Legislature(1999 - 2000)
04/14/2000 02:20 PM FIN
* first hearing in first committee of referral
= bill was previously heard/scheduled
= bill was previously heard/scheduled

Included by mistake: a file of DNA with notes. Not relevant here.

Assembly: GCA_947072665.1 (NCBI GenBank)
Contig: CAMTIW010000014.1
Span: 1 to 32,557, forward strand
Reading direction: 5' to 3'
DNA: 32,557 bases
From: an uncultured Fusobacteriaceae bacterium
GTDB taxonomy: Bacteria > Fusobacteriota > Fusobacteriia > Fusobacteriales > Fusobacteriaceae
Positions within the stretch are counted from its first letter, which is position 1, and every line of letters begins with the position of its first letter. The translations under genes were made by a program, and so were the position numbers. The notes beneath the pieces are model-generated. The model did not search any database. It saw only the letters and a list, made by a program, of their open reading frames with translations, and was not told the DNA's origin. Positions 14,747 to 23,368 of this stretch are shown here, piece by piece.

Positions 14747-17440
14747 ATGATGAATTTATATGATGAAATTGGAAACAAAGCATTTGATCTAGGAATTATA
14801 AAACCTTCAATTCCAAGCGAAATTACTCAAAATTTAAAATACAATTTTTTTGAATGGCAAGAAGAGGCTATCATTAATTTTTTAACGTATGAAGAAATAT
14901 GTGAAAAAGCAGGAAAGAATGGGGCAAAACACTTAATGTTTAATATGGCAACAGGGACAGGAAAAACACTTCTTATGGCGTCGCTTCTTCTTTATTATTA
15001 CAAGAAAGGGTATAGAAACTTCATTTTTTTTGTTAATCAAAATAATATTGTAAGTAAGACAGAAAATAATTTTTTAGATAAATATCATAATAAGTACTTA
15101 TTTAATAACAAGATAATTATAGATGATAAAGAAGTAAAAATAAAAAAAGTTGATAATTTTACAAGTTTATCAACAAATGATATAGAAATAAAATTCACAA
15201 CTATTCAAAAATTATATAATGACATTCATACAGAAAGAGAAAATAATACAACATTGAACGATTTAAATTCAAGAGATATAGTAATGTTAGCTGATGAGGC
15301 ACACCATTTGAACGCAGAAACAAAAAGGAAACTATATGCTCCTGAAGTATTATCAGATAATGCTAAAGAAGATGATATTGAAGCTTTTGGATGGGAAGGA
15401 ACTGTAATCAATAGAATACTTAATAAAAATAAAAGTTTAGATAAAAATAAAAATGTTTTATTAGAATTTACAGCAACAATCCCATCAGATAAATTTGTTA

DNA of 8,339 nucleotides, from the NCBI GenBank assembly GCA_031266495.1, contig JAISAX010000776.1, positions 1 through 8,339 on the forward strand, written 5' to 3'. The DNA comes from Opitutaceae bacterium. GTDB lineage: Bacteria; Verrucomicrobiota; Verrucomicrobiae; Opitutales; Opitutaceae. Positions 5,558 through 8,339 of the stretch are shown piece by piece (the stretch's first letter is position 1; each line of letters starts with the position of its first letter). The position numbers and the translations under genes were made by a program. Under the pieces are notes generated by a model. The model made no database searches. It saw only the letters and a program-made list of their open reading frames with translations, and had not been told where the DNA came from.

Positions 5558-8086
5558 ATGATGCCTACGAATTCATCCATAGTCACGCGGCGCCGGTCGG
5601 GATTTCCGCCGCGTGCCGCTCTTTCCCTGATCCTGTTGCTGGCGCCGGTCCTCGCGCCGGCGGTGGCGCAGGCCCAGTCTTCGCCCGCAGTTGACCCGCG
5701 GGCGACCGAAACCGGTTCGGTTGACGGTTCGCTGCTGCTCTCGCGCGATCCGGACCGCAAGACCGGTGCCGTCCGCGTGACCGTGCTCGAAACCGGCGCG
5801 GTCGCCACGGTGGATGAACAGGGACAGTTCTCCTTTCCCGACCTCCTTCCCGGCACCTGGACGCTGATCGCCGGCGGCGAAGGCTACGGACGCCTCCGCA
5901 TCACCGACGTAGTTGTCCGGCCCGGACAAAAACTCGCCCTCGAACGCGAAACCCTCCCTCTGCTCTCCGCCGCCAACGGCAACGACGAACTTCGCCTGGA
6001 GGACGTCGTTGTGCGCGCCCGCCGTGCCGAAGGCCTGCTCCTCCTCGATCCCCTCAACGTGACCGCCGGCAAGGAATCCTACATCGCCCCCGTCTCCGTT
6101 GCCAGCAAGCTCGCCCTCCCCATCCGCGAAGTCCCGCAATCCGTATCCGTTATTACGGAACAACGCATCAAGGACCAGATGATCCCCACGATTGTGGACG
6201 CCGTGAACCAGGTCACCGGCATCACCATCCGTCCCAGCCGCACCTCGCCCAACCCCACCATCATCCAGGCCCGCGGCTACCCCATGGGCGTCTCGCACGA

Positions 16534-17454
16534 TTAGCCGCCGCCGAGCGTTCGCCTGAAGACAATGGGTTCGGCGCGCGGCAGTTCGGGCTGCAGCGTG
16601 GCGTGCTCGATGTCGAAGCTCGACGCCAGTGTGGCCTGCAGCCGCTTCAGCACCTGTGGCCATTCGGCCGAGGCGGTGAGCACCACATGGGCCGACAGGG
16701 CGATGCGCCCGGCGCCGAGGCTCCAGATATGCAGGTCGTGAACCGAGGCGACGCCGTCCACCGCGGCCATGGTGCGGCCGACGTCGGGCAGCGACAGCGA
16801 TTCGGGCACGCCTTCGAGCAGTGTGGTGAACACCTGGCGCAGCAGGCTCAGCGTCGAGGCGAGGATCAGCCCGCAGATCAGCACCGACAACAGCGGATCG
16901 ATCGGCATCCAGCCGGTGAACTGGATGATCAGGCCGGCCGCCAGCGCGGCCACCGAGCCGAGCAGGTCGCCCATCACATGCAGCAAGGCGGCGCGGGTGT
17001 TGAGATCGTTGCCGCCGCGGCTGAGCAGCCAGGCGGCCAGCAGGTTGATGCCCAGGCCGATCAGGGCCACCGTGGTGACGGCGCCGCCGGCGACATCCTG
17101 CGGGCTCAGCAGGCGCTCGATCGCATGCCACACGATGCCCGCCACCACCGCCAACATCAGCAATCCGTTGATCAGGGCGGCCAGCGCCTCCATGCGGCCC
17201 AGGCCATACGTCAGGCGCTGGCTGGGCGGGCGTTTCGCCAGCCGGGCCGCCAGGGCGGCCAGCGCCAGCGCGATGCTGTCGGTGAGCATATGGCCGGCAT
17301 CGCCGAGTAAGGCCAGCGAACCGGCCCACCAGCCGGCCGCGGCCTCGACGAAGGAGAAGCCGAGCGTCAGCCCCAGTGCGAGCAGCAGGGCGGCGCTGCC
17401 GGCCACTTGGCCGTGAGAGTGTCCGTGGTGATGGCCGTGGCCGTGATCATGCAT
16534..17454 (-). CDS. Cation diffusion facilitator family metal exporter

HOUSE BILL NO. 301 An Act relating to the education of exceptional children; and providing for an effective date. BRUCE JOHNSON, DEPUTY COMMISSIONER, DEPARTMENT OF EDUCATION AND EARLY DEVELOPMENT, explained that the purpose of the legislation was to update State special education statutes to conform with federal law in the Individuals with Disabilities Education Act (IDEA) of 1997. The bill would remove unnecessary detail from State statute, thus removing conflicts and inconsistencies with State and federal law. He noted that Alaska stands to lose $13 million federal funding dollars if we fail to update the statutes. Mr. Johnson itemized the State Statutes Proposed for Repeal: 14.30.191 Educational evaluation and placement: The current State statute is inconsistent and incomplete with regard to evaluation and placement of students with disabilities. Federal statute on education evaluation and placement is comprehensive, and now includes parents in the process of determining their child's eligibility and evaluation needs. The State will rely on federal law. 14.30.272 Procedural safeguards: The current State statute does not include all federal procedural safeguards (parents' and students' rights and protections including mediation, complaint investigation or due process hearings) for students with disabilities. The State will rely on federal law. 14.30.274 Identification of exceptional children: Current State law does not hold statewide correspondence programs fully accountable for identifying enrolled children with disabilities (child find). The State will rely on federal law. 14.30.278 Individualized education program: Parents, students and regular education teachers are now essential members of the Individual Education Plan (IEP) teams according to federal law. The State will rely on federal law. In response to Vice Chair Bunde, Mr. Johnson explained that the State anticipates receiving $14.3 million federal dollars to better serve children with disabilities. Co-Chair Therriault questioned if the funds would really be jeopardized if the legislation were not passed. Mr. Johnson replied that the federal government has responded that their intent is that no waivers will be issued. The State is in an overall correction period with the federal government at this time. Vice Chair Bunde inquired regarding the no waiver time line. Mr. Johnson reiterated that the State has been told that there are no waivers. Vice Chair Bunde asked if it was "imperative" that the bill pass. Mr. Johnson explained that the Department wants to move forward and create the necessary regulations. The federal government has not indicated a time line. Mr. Johnson acknowledged the voiced concern. He noted that the original bill required gifted and talented (GT) services to be offered at the local level. It was amended in the House Hess Committee to cover five areas of children with disabilities. He emphasized that there are no federal requirements that GT children are served. That is a local option for each state. He added that there is $13 thousand dollars to help with the GT program. What these parents are requesting is that they continue to have the same rights and safeguards as children with disabilities. Vice Chair Bunde inquired if it would be a non-funded mandate from the State to the local districts. Mr. Johnson advised that SB 36 provided an add on of 20%, and specifically identified GT students would be a portion of that 20%. He illustrated the use of that the 20%: ? Vocational education ? Bilingual education ? Special education Vice Chair Bunde inquired if the Department had taken a position on the amendment making this a local option. Mr. Johnson replied that the Department believes that should be a local responsibility and does not have the fiscal ability to provide such services to the gifted and talented population. Co-Chair Therriault interjected that local districts should be left with that responsibility. Mr. Johnson responded that with broad guidelines that could occur. Co-Chair Therriault asked what action would be required of the local district. Mr. Johnson explained that each school district would offer services and they would have an identification procedure established to determine eligibility. If a student was eligible, then there should be individual learning plans which would involve the parent meeting with the local school district to determine how best to serve the needs of the child. Additionally, a review process will be established to address complaints. Co-Chair Therriault inquired if funding would be used only for services for the disabled children. Mr. Johnson advised that would be determined by the local school district. ARON STANDLEY, (TESTIFIED VIA TELECONFERENCE), STUDENT, ANCHORAGE, testified in support of a mandatory gifted and talented program. JO GARRETT, (TESTIFIED VIA TELECONFERENCE), TEACHER, ANCHORAGE, commented that she was a teacher for the gifted and talented program in Anchorage. She believed that such programs would be adversely affected by the proposed legislation. Ms. Garrett voiced strong support for equal funding for gifted and talented and disabled students. She stressed that other educators throughout the State are strongly against this bill and that the program would cause great harm. She enumerated that such a program will cause the gifted students to give a lot up. She urged that the State continue to mandate programs for the gifted students. Vice Chair Bunde pointed out that by not passing the legislation, the State would jeopardize loosing $14 million dollars in federal funding. He asked if these parents were willing to take that chance. Ms. Garrett believed that was a threat not supported with factual information. Vice Chair Bunde inquired which child could lead the most successful life, the gifted or the disabled. Ms. Garrett replied that without special education, the danger is as great for one as it is for the other. YINSHI LEMAN, (TESTIFIED VIA TELECONFERENCE), STUDENT, ANCHORAGE, spoke in opposition to the proposed legislation. She noted that the teachers certified in the gifted and talented programs are capable of creating a program to meet each student's needs. The gifted and talented students in a regular class will have an underachievement status. MILLY JOSEPHSON, (TESTIFIED VIA TELECONFERENCE), STUDENT, ANCHORAGE, noted that all students that receive other programs would be affected by passage of the proposed legislation. She listed all the various programs which would be affected by the bill and urged members to vote against the proposed legislation. CHASE SWALLING, (TESTIFIED VIA TELECONFERENCE), STUDENT, ANCHORAGE, testified in opposition to the legislation. He stated that passage of the legislation would have a negative effect on gifted students in our current school system. ALEX RICHERT, (TESTIFIED VIA TELECONFERENCE), STUDENT, ANCHORAGE, commented that the legislation was disturbing, pointing out that funding for the Anchorage school system had also been cut. All those cuts mean less quality education for hundreds of students. Mr. Richert urged further funding for the gifted and talented programs throughout the State. JENNY WOLLEY, (TESTIFIED VIA TELECONFERENCE), STUDENT, ANCHORAGE, testified in opposition to the proposed legislation. She noted the importance of the current system and stressed how important the "safe-guards" to that program are. She spoke to the inter-relatedness of the program and the transportation system. She requested continued consideration to the concerns voiced at the meeting. JUSTIN BIRCHELL, (TESTIFIED VIA TELECONFERENCE), STUDENT, ANCHORAGE, spoke to the "special" part of special education. He noted that the gifted children are just as special as the handicapped students. He urged members to reconsider the legislation as it would be damaging to a certain class of student. Mr. Birchell pointed out that the gifted and talented programs offer more challenges to the gifted children which is essential to capture their attention and "keep them on track". JEAN KOLLANTAI, (TESTIFIED VIA TELECONFERENCE), PARENT, ANCHORAGE, voiced concern that these two groups of students were being "pitted" against one another. She emphasized that more time is needed to work on an "all inclusive" bill. Ms. Kollantai advised that in order to comply with federal law, there needs to be an adequate audit trail. She urged that the Committee consider working cooperatively with one another and noted that the gifted and talented program is a requirement for the highly motivated students. In a regular classroom environment, these students are disabled. Ms. Kollantai noted that very few teachers have training in administering gifted services. Research proves that gifted students whose needs are not met, become under achievers and often times will drop out of school. Co-Chair Therriault asked if there was a distinction made between middle and high school age students. Ms. Kollantai replied that students can continue in the program up into high school. However, she emphasized that it is the younger children who are at risk; in high school there are more class choices. (TAPE CHANGE, HFC 00 - 119, Side 2). Vice Chair Bunde voiced concern that pulling out the gifted students in the classrooms deprives the regular classroom of leadership. He suggested the need for inclusion. Ms. Kollantai explained that the children are not removed from the other children in the school and that makes the program good as they continue to be a part of the curriculum. BERNEY RICHERT, (TESTIFIED VIA TELECONFERENCE), STUDENT, ANCHORAGE, spoke in support of the gifted program. He voiced concern with the proposed legislation as the bill would eliminate the guarantee that exceptional children have a good education. DAVID ROSE, (TESTIFIED VIA TELECONFERENCE), PARENT/TEACHER, MAT-SU, spoke in support for continued funding for the gifted and talented program that currently exists in the school system. He added that there should be support to include further funding for the gifted and talented students in the legislation. As the bill is currently written, Mr. Rose noted he opposed it. He pointed out that a combination of both programs would provide a safeguard and would save money. He noted that without direction from the Legislature, the parents of the gifted and talented will loose something that is extremely valuable. Mr. Rose noted that the Legislature sought a benefit by offering a program through the University of Alaska to the gifted and talented top 10% graduating students to stay in State by offering free tuition at all University of Alaska campuses. That program cost millions of dollars. He encouraged that those students not be discouraged from being a part of the educational program by pulling the funding. He urged members to find a way to include both gifted and talented students and avoid any federal sanction costs. He also recommended providing the structure to continue services to these deserving students. Co-Chair Therriault stated that passage of the proposed bill does not fit into the budgetary scheme while noting that those funds would continue to float through to the local districts. Co-Chair Therriault spoke to how conservative the structure was in the Mat-Su area. He asked if this were a local issue, would the school district follow through with the program. Mr. Rose acknowledged that he was one of the conservative Republican's living in the Mat-Su area. He noted that the people in Mat-Su would not hesitate to cut further and that his school district had been reduced by 25%. He emphasized that each year they cut. Mr. Rose noted that the gifted and talented program in Mat-Su does not include a "special school with special programs" and would not be a major expense item. Vice Chair Bunde voiced concern with the unintended consequences. He added that the local school board is the "connector". Mr. Rose interjected that through the democratic process, the school board has been molded to be sensitive to the needs of the students. However, that process is slow. At this time, the State is in charge of the money. He acknowledged that he usually did not support unfunded mandates. Co-Chair Therriault responded that there would be funding with "no mandate". The money would flow and the decision will be made at the local level. Representative J. Davies stated that the rewrite of the foundation formula provided for a 20% addition, which was intended to cover in part the gifted and talented program. He noted that the amendment would provide a mandate for that funding. Mr. Rose noted that he supported the amendment. He recognized the situation and supported the work of the Legislature. DEWAYNE JOEHANKS, (TESTIFIED VIA TELECONFERENCE), SCHOOL PROGRAM COORDINATOR, WASILLA, commented that these kids are at "danger" given the proposed legislation. He noted that there had been talk about the co-mingling these funds. He pointed out that he had students with multiple disabilities, while at the same time, and were gifted and talented students. DONNA JORDAN, (TESTIFIED VIA TELECONFERENCE), PARENT, WASILLA, spoke as a parent of a gifted child in the present school system. She agreed that child is different from the other children in her class. She noted that her gifted child was as disabled as her autistic child. She acknowledged that the proposed legislation would pit these children against one another. Ms. Jordan stressed that the gifted children do not learn without proper teaching ability. Ms. Jordan urged continued consideration of the gifted program for the sake of all children's full potential. LOUISE PARISH, (TESTIFIED VIA TELECONFERENCE), PARENT, VALDEZ, proposed that the bill be postponed for a year in order to provide for more in depth consideration. She urged that this bill be "killed" in Committee. MARC GROBER, (TESTIFIED VIA TELECONFERENCE), ATTORNEY, ANCHORAGE, noted his faxed testimony included in member's packets. [Copy on File]. He emphasized that the bill is a very defective bill. The bill as written does not address the purposes for which it was intended. That purpose was for compliance with the 1997 IDEA amendment. He reiterated that it is bad legislation. (TAPE CHANGE, HFC 00 - 120, Side 1). Mr. Grober emphasized that research has demonstrated that gifted children that do not have special programs are more likely to become a danger to themselves or to society. Mr. Grober noted that they had asked the Department of Education federal delegation if there would be previously referenced action. He emphasized that the U.S. Secretary of that Department had no intent to cut funding. The intent of IDEA is not to punish states who are attempting to do their best for these children. Instead, they have awarded states for adopting local policy that protect the children. In 1990, the Secretary of the Congress made it clear that IDEA was intended to encourage states to adopt local policy that provide certain protection with certain minimal benefits. Mr. Grober emphasized that there is no reason why Alaska can not continue to offer the same benefits to the gifted children as well as to the disabled children. He maintained that such action would be unlawful and pointed out that the Department of Education and Early Development had "sat" on the issue for three years. He urged that this legislation be "held". JO GARRETT, (TESTIFIED VIA TELECONFERENCE), ANCHORAGE, testified in opposition to the legislation. She pointed out that gifted children are at risk when they are not challenged and that programs need to be appropriate. She emphasized that their needs cannot be met in the classroom and recounted experiences in other states. The bottom line is "dollars". Ms. Garrett stressed that highly creative children would be the first to loose services. She recommended an audit trail. Ms. Garrett felt that the legislation should be killed. ROBERT SEWELL, SELF, DOUGLAS, testified in opposition to the legislation. He noted that 30 years ago, the Legislature showed the wisdom and courage to give legal protection to students with unusual needs. Children with extreme and or unusual intelligence were included in that group. He compared the lack of current services to a 10th grader that is told they must spend a year in 4th grade. He maintained that gifted children are under-served. Mr. Sewell advised that the "fox would be watching the hen house" if the local school districts were given responsibility for the program. A yearly report is not enough. Mr. Sewell expressed concern with what is missing from the current statute. He disagreed that funds would be lost if the legislation were not passed this year and pointed out that a waiver could be sought if federal money is at risk. He maintained that if there were a problem with commingling of funds, it could turn into a serious accounting problem. He added that there must be minimum safe guards. Mr. Sewell recommended that the Legislature take the time to insure that procedural safeguards are retained. He added that if federal money is at risk, a waiver should be sought to provide a time of reconsideration. If the monies are at risk, it is because funding for gifted and talented services was previously removed from a categorical arrangement and placed into a single pot. Additionally, he noted that the federal government spends 1000 times as much on services for traditional speculation education as it does on gifted and talented services. Mr. Sewell spoke in support of the amendment to Section 9, included in member's packets. Representative G. Davis referenced testimony regarding due process and safeguards. He asked if it was a civil right to be provided such services. Mr. Sewell replied that is not a federally mandated issue. He noted that his concern is to "do the right thing" and guarantee that there is a legal structure in place. Without the legal safeguards, it would leave the school district and parents with no where else to go to bring the issue to fairness. In such circumstances, whatever there is for these services will dissolve. Vice Chair Bunde questioned the suggestion that local school boards have an inability to address these circumstances and the need for legal regress to attack them. Mr. Sewell confessed that services would be greatly reduced as a result of the many pressures placed on the local education agencies. If the concern was only that the local agency had the final authority, then the entire IDEA structure would be balanced. However, there is an issue of accountability. He noted that educators work as much as they can. Mr. Sewell acknowledged that his concern was that if the local safeguards are removed for the high achievers, things will get worse. Many children will be skipped without a statewide system in place. He proposed that Alaska should not break what is marginally working. Vice Chair Bunde pointed out that 1/3 of all students are classified as gifted. Mr. Sewell corrected that the combined total of disabled and gifted is 1/3 of the student population. Mr. Sewell guessed that the total percentage of exceptional students would rest between 2% - 5% of all enrolled students. Co-Chair Therriault referenced the bill which addresses parent's rights services. Mr. Johnson stated that Page 3, Line 4, had been debated significantly in previous Committees and the issue being if the parent's have the right to refuse special education services. He noted that the Department's interpretation of the bill is that they do have the right to refuse that their child go through the testing to qualify. Mr. Johnson added that they have veto rights once the initial program is established. Once a child is identified and placed in the special education program, then the district must provide an appropriate public education. In response to Representative Bunde, Mr. Johnson noted that the conversation has been around the Department's commingling of funds for those with disabilities and those in the gifted and talented area. The federal government has clarified that money can not be commingled and that the practice in no longer handled that way. Mr. Johnson indicated that the general fund appropriation for special education for Department's use is $13 thousand dollars. That is the extent of the money available except for funding received from the federal government. This year, that amount is in excess of $13 million dollars. Discussion followed between Mr. Johnson and Vice Chair Bunde regarding how the federal money would be spent. Representative J. Davies inquired how much the Department had spent of the federal money for training and other things related to the due process hearing officers. Mr. Johnson replied that it varies between $250-$400 thousand dollars a year. That amount does not include the four professionals employed at the Department. Representative J. Davies advised that the due process portion can use federal funds only for the disabled component. An additional fiscal note would be needed for the gifted and talented portion. Co-Chair Therriault noted that the public hearing process would be closed. He commented that the bill would be held in Committee. HB 301 was HELD in Committee for further consideration.